"If we can convince enough of these 37 members (along with the 39 Democrats who already voted no) to reconsider and switch their position on the bill, I know that we can defeat this government takeover of our health care before it becomes law," Minority Whip Rep. Eric Cantor of Virginia said in a memo to Republicans. He listed 18 Democrats who have a significant number of constituents enrolled in Medicare Advantage, whose funding would be cut under Democrats' plans. Mr. Cantor also pointed to 11 Democrats who he said might be forced to vote against the bill if a pro-life amendment that the House adopted is weakened in a final compromise.

If three Democrats switch their position, the bill will be defeated. The National Republican Congressional Committee has started targeting many of their districts with analyses showing how the bill would hurt their constituents.

House Democratic leaders are trying to hold together at least 218 votes, despite disagreement over how to pay for the bill. They largely oppose the Senate's method, backed by President Obama, that would tax high-valued insurance plans.

More here

Government health insurance option appears doomed

Senior House Democrats have largely abandoned hopes of including a government-run insurance option in the final compromise health care bill taking shape, according to several officials, and are pushing for other measures to rein in private insurers.

House Speaker Nancy Pelosi and other senior Democrats told President Barack Obama in recent meetings they want the legislation to strip the insurance industry of a long-standing exemption from federal antitrust laws, officials said. That provision is in the House-passed measure, but was omitted from the bill that the Senate passed on Christmas Eve.

They also want the final measure to include a House-passed proposal for a nationwide insurance exchange, to be regulated by the federal government, where consumers could shop for private coverage. The Senate bill calls for a state-based system of exchanges.

Additionally, House Democrats want to require insurers to spend a minimum amount of premium income on benefits, thereby limiting what is available for salaries, bonuses, advertising and other items. The House bill sets the floor at 85 percent; the Senate-passed measure lowers it to 80 percent for policies sold to small groups and individuals. The officials spoke on condition of anonymity because the negotiations are private.

The maneuvering comes as the White House and majority Democrats intensify efforts to agree on a final measure, possibly before Obama delivers his State of the Union address late this month or early in February.

Government intervention into the insurance market is one of the most contentious issues to be settled. Others include the fate of a Senate-passed tax on high-cost insurance plans, bitterly opposed by some labor unions; the extent to which abortions could be covered by insurance to be sold in the new exchanges; and the amount of money available to help lower-income families purchase coverage.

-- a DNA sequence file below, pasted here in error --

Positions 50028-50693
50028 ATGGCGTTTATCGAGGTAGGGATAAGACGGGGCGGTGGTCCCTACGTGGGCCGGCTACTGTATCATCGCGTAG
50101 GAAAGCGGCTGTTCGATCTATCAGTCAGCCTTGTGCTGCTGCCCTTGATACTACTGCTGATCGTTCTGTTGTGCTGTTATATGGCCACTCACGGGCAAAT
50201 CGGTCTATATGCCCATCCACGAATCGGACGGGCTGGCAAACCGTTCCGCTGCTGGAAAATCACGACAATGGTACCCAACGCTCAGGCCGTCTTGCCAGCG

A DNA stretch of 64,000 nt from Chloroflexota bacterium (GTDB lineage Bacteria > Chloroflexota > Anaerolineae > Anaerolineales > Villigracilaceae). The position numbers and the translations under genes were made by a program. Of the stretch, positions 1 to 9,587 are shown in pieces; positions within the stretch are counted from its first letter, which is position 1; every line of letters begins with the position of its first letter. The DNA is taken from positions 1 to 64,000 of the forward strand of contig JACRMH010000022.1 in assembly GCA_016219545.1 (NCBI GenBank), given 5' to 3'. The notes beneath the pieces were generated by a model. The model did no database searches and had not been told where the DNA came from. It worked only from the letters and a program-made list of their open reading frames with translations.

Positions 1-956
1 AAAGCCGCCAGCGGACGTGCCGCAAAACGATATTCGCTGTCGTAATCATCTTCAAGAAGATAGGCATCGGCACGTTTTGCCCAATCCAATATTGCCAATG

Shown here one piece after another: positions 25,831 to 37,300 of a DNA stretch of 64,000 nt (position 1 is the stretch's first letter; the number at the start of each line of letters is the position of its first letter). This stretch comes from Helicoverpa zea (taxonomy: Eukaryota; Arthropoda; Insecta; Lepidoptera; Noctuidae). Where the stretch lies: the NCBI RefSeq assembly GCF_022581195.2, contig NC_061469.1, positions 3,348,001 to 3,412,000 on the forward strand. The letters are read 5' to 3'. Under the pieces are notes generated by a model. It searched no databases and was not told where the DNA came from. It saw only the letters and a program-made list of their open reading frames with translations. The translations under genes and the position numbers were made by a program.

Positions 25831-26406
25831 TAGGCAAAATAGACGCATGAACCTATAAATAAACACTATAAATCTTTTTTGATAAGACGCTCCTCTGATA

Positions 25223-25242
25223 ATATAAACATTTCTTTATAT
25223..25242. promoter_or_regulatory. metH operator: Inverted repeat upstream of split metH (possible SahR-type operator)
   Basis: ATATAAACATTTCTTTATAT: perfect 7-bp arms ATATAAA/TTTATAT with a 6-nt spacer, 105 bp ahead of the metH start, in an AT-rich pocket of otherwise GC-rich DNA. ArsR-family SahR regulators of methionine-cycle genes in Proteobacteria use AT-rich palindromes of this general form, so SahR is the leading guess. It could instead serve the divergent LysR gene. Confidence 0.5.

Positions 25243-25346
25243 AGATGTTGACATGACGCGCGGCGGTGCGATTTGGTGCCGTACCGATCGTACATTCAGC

Liberals long have pressed to include a government-run insurance option in the legislation, arguing it would create competition for private companies and place a brake on costs. House Democrats included it in their legislation. In the Senate, it drew opposition from Democratic moderates whose votes are essential to the bill's fate. Even attempts to include an expansion of Medicare for uninsured individuals as young as age 55 _ widely viewed as a face-saving proposal for liberals _ had to be jettisoned.

Given the opposition in the Senate, Pelosi, D-Calif., signaled late last year she did not view a public option as a requirement for a final compromise. Asked in an interview Dec. 16 whether she could support legislation without it, she said, "It depends what else is in the bill." More recently, she listed her goals for a House-Senate compromise without mentioning the provision she long has backed.

"We are optimistic that there is much that we have in common in both of our bills and that we will resolve or reconcile this legislation in a way that is a triple A rating: affordability for the middle class, accountability for the insurance companies, and accessibility to many more people in our country to quality, affordable health care," she said.

While Obama favors a government option, he has said repeatedly it is only a small part of his overall effort to remake the health care system, and is not essential.

Pelosi and Senate Majority Leader Harry Reid, D-Nev., have expressed optimism about chances for a swift agreement, but there appears to be relatively little maneuvering room. That is particularly true in the Senate, where 60 votes will be needed to overcome a Republican filibuster, and any change carries the risk of alienating a Democrat whose vote is crucial.

The bill's future is further complicated by a scheduled Jan. 19 election in Massachusetts. Some polls show Democrat Martha Coakley in a closer-than-expected race against Republican Scott Brown and an independent contender. The winner will replace Sen. Paul Kirk, who became the 60th member of the Democratic caucus when he was named to his seat as successor to the late Sen. Edward M. Kennedy. A Republican upset would deprive Democrats of their 60th vote.

Some House Democrats say the proposed government insurance option remains alive, although they speak publicly of its possible demise as long as insurance companies aren't let off the hook. California Rep. Xavier Becerra, who's on the leadership team, said House members would only be willing to abandon the public plan if they were certain the final bill achieves the goals they want, as Pelosi described. "We're willing to give up what's good for America as long as we get something good back," he said.

Rep. Chris Van Hollen of Maryland, also a member of the leadership, agreed. "I think the House is very much of a view that before they'd consider dropping the public option" they have to be assured of a bill that achieves the goals they wanted the public option to meet.

But officials said little if any time has been spent in White House meetings on the issue, and there was scant discussion of it during a conference call for members of the Democratic rank and file earlier this week.